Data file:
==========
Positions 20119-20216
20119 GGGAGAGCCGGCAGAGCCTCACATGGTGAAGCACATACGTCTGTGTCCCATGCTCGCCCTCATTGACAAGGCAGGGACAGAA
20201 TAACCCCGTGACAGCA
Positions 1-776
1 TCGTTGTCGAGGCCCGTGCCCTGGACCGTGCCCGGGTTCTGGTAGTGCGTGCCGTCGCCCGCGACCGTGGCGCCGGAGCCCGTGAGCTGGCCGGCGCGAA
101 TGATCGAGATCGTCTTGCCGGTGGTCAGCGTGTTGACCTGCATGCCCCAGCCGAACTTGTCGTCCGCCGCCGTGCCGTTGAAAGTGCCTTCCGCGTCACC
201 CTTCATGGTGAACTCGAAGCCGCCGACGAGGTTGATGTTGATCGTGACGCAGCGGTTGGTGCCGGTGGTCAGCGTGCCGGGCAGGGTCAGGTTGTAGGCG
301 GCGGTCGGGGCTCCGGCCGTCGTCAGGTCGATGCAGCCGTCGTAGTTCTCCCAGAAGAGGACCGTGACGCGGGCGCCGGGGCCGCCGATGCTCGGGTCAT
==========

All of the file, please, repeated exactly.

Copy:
Positions 20119-20216
20119 GGGAGAGCCGGCAGAGCCTCACATGGTGAAGCACATACGTCTGTGTCCCATGCTCGCCCTCATTGACAAGGCAGGGACAGAA
20201 TAACCCCGTGACAGCA
Positions 1-776
1 TCGTTGTCGAGGCCCGTGCCCTGGACCGTGCCCGGGTTCTGGTAGTGCGTGCCGTCGCCCGCGACCGTGGCGCCGGAGCCCGTGAGCTGGCCGGCGCGAA
101 TGATCGAGATCGTCTTGCCGGTGGTCAGCGTGTTGACCTGCATGCCCCAGCCGAACTTGTCGTCCGCCGCCGTGCCGTTGAAAGTGCCTTCCGCGTCACC
201 CTTCATGGTGAACTCGAAGCCGCCGACGAGGTTGATGTTGATCGTGACGCAGCGGTTGGTGCCGGTGGTCAGCGTGCCGGGCAGGGTCAGGTTGTAGGCG
301 GCGGTCGGGGCTCCGGCCGTCGTCAGGTCGATGCAGCCGTCGTAGTTCTCCCAGAAGAGGACCGTGACGCGGGCGCCGGGGCCGCCGATGCTCGGGTCAT